What is #FiverFriday? It’s a regular shot in the arm of fundraising advice to percolate in your little noggin as you enjoy your weekend. It’s quick and dirty tips for fundraising volunteers and professionals. It’s my new weekly Periscope broadcast that I’ll be sending out into the world.
And it’s also about time I updated this blog, so you’ll be getting some new content from my most recent installment every week (even if it’s not necessarily the day of the broadcast), which you can also catch on Youtube or on my Facebook page, or see it as it comes out, live on Twitter.
Last week, I scoped about a topic I get asked about a great deal. I’m asked about this so much, I come back to it again and again: What is the board role in fundraising? Not only do I get asked about how to get a board to fundraise, which is the topic for today, but why boards are necessary in fundraising, and even if they SHOULD be involved in fundraising.
That’s not a hard one to answer, yes, each board member you have should be involved in some way in fundraising. I don’t care about the demographic each represents – whether rich or poor, or an empty nester, whether from a DINK (double-income-no-kids) or single parent household, a school teacher, a retiree on a fixed income, or anything below a mega-millionaire; if you don’t think each board member has something to give to an organization he or she leads, why did you ask him or her to serve?
Anyway, for the organization that already has its head fully wrapped around this connection between board members and fundraising, I offer the following tips for making sure they rock it:
Make sure they know you expect it of them – Don’t hide from your needs and expectations. Fundraising is a part of a functional board member’s job, even if some don’t realize this. Make sure fundraising and giving are line items in the board member’s job description. Cover it in orientation and board evaluations. Every board meeting should have a report from the fund development committee, part of whose responsibility it should be to ensure every board member is involved in the work that supports the organization. Every planning session should include a section on fundraising revenue and what board members are going to do to support it.
Support their efforts with data and follow-through – Make sure someone on your staff is dedicated to the data: a stickler for numbers and names and getting them correctly input into and extracted from your database. Make sure your fund development function is staffed properly. A good fundraising staff keeps fundraising volunteers accountable, up to speed, and organized. When your board is made up primarily of busy professionals with multiple obligations, an organized staff can ensure they are fully involved at the most efficient level possible in your fund development program.
Ask them to donate – It’s easier to ask a friend to join you in support an organization than it is to look someone in the eye and ask them to shell out their hard-earned clams for an organization you can’t be bothered to support financially. Do you ask your board members to also be donors? You should. Not only time, but money is required to keep most organizations afloat. And besides, if your board members can’t be bothered to give, why should your donors?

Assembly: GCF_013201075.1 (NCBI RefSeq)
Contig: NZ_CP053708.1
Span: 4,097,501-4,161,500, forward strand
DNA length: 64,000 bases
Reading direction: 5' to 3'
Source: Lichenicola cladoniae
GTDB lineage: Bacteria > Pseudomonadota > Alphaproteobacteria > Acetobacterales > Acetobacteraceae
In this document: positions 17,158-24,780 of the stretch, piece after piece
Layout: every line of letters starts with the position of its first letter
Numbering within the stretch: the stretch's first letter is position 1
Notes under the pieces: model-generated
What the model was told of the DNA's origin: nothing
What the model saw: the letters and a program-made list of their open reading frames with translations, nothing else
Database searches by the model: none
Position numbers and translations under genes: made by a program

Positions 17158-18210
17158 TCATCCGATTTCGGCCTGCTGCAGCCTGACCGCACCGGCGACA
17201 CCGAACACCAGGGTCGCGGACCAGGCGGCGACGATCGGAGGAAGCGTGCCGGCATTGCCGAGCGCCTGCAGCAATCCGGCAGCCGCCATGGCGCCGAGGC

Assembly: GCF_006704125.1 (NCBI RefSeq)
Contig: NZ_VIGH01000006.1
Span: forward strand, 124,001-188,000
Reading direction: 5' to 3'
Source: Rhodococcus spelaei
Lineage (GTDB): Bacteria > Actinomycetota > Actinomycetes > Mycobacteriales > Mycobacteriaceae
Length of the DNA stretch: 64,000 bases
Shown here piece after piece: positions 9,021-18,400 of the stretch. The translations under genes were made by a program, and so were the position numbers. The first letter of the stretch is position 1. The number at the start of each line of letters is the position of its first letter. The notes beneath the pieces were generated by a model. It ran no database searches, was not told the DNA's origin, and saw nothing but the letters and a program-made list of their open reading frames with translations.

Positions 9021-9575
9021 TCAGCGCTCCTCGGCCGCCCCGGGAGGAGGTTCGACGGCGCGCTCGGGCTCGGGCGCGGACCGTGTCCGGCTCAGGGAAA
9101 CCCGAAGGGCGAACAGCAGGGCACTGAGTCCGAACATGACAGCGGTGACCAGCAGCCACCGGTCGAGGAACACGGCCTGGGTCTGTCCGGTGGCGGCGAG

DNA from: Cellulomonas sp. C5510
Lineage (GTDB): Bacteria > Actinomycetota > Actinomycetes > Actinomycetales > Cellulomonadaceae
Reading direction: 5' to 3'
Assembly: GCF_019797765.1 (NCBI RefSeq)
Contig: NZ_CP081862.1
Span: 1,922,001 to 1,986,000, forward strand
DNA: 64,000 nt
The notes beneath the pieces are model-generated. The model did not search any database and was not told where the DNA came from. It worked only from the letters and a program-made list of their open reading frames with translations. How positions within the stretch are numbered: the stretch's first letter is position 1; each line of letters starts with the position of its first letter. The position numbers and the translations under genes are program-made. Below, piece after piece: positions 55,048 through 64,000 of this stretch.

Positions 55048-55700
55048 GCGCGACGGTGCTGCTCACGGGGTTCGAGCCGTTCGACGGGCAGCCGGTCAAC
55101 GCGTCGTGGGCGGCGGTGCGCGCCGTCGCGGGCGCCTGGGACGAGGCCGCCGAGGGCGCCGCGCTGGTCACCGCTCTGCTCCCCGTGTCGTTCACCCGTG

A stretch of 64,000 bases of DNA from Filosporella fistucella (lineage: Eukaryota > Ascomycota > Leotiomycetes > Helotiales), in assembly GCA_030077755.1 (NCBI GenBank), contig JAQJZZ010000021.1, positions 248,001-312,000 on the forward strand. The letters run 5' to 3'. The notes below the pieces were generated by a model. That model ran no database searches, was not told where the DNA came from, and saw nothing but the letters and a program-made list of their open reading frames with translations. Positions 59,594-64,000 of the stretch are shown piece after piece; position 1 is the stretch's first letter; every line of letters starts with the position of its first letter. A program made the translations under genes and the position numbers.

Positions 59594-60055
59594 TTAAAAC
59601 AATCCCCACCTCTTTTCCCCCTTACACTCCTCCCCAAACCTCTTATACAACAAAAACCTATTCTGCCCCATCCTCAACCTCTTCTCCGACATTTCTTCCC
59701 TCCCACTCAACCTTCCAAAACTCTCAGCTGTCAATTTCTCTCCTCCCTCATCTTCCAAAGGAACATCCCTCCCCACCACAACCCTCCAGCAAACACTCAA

Make it easy – How can your board members help you? Talk through your expectations and spell out the details. What day/time is your event? How much are tickets? When do your donors typically give and what do you expect they’ll respond to? What is the profile of your typical donor? Who is already on your donor list that your board members might know?
Don’t just throw down a challenge (or worse yet, complain when board members are out of earshot), be as specific as possible. Write down the various ways board members can participate in your annual program: a check list of sorts.
Ask for commitments in advance, so they can plan. Expect to remind them, when the time comes, that they said they’d put together a table for your gala event, or introduce you to their corporate giving chair for their company. Send a friendly reminder at year end if they haven’t written out their check yet.
Meet them where they are – Is your board member uncomfortable knocking on the bank president’s door? There’s sure to be something they’d be more comfortable doing on the spectrum of discovery to cultivation to asking to upgrading in the donor process. How about signing request or thank you letters? Making thank you or survey calls? Giving a tour to a prospective donor? Give your board members a range of options, including those that don’t involve asking. Invite them to pick ones with which they’re most comfortable. If and when they experience success, encourage them to try something new, to grow and stretch.
After all, it’s for a really good cause, right?
Want more #FiverFriday tips? You can find me on twitter @bethmarkley, or on Facebook.com/markleycom or YouTube.com/bethmarkley1. Next week, I’ll do a #FiverFriday scope on reasons you’re not retaining your donors and what you can do about it. I hope you’ll join me!
Join the discussion One Comment
Thanks for these wonderful tips!! it’s very important for an organization to serve by itself before seeking donors.